You can hardly go a day now without hearing of new advances in Large Language Model (LLMs) artificial intelligence programs, as they leap ahead of humans. Fed as they are by huge amounts of data scraped from the web, taken from hundreds of thousands of books, and lifted (unattributed) from the New York Times and other press outlets.

Whether it is ChatGPT 4 (Open Ai and Microsoft), Gemini (Google); Claude 3 (Anthropic AI); or LLaMa (Meta) the artificial goldrush is well underway. Tech giants and AI innovators are rushing toward the goal of an eventual general-purpose AI, and the riches this may produce.

All want to create the first trillion-dollar AI firm. But the issue of data looms larger and larger, causing the engineers headaches. The data problem, and the engineers’ dangerous solution, ought to cause us Terminator-fuelled dystopian nightmares, followed by a demand for swift corrective policy action. What do I mean?

To train ever smarter LLMs requires vast amounts of data on which the LLMs can feast and learn, faster, and faster. ChatGPT 4 was trained on one trillion parameters. The amount of available data is finite and is being used up and denuded. The firms with access to huge amounts of data, like Microsoft and Google, do not want to share their data. Firms which own the data sources, like newspapers, book publishers, and artists, are taking legal action to safeguard their intellectual property, as they should.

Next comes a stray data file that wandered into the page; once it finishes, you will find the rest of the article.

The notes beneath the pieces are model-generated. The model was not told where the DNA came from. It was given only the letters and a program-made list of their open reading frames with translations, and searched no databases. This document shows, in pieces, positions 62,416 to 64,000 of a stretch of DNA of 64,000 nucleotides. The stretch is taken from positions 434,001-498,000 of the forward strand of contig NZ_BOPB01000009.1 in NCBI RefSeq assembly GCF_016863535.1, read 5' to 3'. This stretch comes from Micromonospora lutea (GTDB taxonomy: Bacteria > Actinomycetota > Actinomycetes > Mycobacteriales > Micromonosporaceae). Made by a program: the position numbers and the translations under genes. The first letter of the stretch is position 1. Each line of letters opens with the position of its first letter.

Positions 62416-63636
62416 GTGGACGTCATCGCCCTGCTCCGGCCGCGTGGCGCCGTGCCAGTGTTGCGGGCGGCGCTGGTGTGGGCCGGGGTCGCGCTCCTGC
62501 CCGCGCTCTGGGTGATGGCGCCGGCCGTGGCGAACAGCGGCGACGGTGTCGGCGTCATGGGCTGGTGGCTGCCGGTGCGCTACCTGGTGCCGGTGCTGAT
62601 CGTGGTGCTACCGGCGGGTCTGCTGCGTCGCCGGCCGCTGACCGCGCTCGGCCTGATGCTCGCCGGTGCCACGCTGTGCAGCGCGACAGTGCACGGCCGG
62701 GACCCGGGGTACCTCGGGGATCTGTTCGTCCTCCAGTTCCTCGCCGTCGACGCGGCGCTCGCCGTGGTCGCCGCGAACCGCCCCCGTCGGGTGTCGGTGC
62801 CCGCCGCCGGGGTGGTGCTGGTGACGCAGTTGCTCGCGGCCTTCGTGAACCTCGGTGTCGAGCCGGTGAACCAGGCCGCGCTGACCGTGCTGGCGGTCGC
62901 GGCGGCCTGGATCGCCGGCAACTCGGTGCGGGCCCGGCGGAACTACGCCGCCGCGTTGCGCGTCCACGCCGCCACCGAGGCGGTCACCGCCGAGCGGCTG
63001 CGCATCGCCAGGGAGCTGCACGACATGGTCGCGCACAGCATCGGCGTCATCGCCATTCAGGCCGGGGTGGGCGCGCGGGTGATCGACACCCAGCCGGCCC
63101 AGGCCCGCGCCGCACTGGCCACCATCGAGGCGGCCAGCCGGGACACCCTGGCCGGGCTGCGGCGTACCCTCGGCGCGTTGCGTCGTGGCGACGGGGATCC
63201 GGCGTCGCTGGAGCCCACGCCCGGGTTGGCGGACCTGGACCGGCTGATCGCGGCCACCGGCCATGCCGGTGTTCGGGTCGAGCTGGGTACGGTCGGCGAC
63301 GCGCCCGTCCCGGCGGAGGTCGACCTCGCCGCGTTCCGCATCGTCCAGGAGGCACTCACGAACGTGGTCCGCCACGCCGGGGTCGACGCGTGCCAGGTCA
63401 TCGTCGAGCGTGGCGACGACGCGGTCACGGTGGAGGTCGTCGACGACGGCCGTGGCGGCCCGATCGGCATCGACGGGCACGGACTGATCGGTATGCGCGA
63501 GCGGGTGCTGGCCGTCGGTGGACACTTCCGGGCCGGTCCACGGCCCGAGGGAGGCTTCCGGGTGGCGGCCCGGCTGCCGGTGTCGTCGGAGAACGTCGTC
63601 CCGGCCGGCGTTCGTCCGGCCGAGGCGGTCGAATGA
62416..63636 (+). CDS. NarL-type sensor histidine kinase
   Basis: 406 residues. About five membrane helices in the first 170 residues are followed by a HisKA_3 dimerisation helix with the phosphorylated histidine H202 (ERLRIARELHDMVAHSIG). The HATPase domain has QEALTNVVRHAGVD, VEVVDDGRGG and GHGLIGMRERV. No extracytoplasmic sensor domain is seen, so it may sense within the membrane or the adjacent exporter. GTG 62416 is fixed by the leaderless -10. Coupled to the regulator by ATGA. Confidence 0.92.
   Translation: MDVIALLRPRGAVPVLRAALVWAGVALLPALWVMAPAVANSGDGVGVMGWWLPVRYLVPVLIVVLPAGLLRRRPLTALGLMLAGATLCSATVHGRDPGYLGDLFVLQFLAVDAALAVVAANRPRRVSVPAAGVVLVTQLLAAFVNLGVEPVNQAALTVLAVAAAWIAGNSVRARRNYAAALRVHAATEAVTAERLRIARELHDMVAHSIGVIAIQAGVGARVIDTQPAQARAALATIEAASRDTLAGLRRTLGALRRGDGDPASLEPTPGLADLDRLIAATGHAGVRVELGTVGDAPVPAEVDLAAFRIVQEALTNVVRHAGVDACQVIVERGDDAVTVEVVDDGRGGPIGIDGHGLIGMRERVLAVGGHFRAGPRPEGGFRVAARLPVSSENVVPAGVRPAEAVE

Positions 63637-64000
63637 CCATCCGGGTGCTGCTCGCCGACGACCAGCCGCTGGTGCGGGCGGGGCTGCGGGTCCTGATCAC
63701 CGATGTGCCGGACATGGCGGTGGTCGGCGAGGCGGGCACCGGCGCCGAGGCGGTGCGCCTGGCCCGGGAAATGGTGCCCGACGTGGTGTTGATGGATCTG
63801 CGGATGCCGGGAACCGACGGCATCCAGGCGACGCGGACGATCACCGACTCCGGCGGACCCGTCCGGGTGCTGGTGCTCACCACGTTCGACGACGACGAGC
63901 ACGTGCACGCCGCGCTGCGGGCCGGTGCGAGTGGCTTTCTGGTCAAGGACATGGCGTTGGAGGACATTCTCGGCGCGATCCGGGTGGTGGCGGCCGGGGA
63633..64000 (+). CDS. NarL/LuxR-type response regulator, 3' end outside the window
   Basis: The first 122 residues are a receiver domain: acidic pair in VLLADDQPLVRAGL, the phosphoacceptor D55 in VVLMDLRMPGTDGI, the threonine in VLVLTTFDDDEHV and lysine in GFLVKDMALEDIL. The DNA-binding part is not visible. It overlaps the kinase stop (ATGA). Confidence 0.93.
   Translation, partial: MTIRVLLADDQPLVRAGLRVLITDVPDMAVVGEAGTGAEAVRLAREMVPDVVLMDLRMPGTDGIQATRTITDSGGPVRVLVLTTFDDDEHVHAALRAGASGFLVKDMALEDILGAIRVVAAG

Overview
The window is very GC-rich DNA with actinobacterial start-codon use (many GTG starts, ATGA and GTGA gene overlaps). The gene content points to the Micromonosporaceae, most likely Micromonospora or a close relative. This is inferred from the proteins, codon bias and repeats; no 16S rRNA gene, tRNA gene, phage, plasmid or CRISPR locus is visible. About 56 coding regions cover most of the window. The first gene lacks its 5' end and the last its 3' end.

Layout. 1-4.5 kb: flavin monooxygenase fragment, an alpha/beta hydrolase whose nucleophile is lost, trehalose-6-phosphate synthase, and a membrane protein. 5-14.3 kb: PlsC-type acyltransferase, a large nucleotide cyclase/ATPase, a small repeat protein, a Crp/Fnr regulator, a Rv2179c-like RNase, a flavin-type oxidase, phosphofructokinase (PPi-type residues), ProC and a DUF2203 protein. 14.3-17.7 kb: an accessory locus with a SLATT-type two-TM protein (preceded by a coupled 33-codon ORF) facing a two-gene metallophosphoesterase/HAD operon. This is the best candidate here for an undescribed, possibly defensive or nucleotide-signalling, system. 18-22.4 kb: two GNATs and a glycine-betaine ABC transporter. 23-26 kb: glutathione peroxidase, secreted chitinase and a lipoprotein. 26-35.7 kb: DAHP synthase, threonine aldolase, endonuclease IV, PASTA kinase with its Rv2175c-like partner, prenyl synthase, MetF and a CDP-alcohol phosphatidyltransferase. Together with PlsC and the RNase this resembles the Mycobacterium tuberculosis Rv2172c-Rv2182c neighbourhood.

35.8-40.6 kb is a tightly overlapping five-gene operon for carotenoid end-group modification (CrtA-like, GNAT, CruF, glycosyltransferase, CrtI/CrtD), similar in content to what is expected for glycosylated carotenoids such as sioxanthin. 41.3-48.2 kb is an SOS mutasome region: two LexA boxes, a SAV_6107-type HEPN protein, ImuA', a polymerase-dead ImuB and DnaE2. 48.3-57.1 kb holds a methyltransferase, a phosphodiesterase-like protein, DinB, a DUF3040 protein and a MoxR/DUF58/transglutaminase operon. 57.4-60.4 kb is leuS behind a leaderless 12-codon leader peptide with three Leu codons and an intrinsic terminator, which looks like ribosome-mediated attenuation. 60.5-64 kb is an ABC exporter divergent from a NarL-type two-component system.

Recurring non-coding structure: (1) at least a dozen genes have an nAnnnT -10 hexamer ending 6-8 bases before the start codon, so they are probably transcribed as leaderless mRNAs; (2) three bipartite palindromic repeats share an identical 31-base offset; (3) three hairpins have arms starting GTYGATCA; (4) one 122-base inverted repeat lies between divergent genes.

The Herald: The rush for AI riches is a huge prize for businessThe rush for AI riches is a huge prize for business (Image: Getty Images)

Other AI firms – like Anthropic – find that the data to teach and make the LLMs smarter is almost used up. What is a tech bro in a hurry to do in that situation?

The proposed solution is foolish, shocking, and dangerous – the use of synthetic data. Firms including Anthropic are addressing the lack of new data by using one LLM to generate synthetic (fake) data, this is then used by another LLM, which makes a judgement on whether the former LLM’s data is correct one not. This construct is potentially ominous and problematic.

We already know LLMs are prone to hallucinating. That is, when you ask a question the LLM cannot find an answer to, they often just make up one (to keep you, the user, happy).

The early instance of LLMs trying to convince the journalist to leave his wife and run off with the LLM AI, was concerning. The laughable, but also worrisome, example of lawyers using ChatGPT to write legal briefs; submitting them to court; finding out all the cited cases in the briefs the LLM generated were fake. Or consider the recent example of an LLM trying to apply diversity and inclusion standards to questions about World War Two only to produce images of Asian, black, and brown people as Nazi troops. Oops.

The notion that we should drive towards a more and more powerful AI via LLMs taught on reams of fake information, provided by their hallucinatory fellow machines, is madness.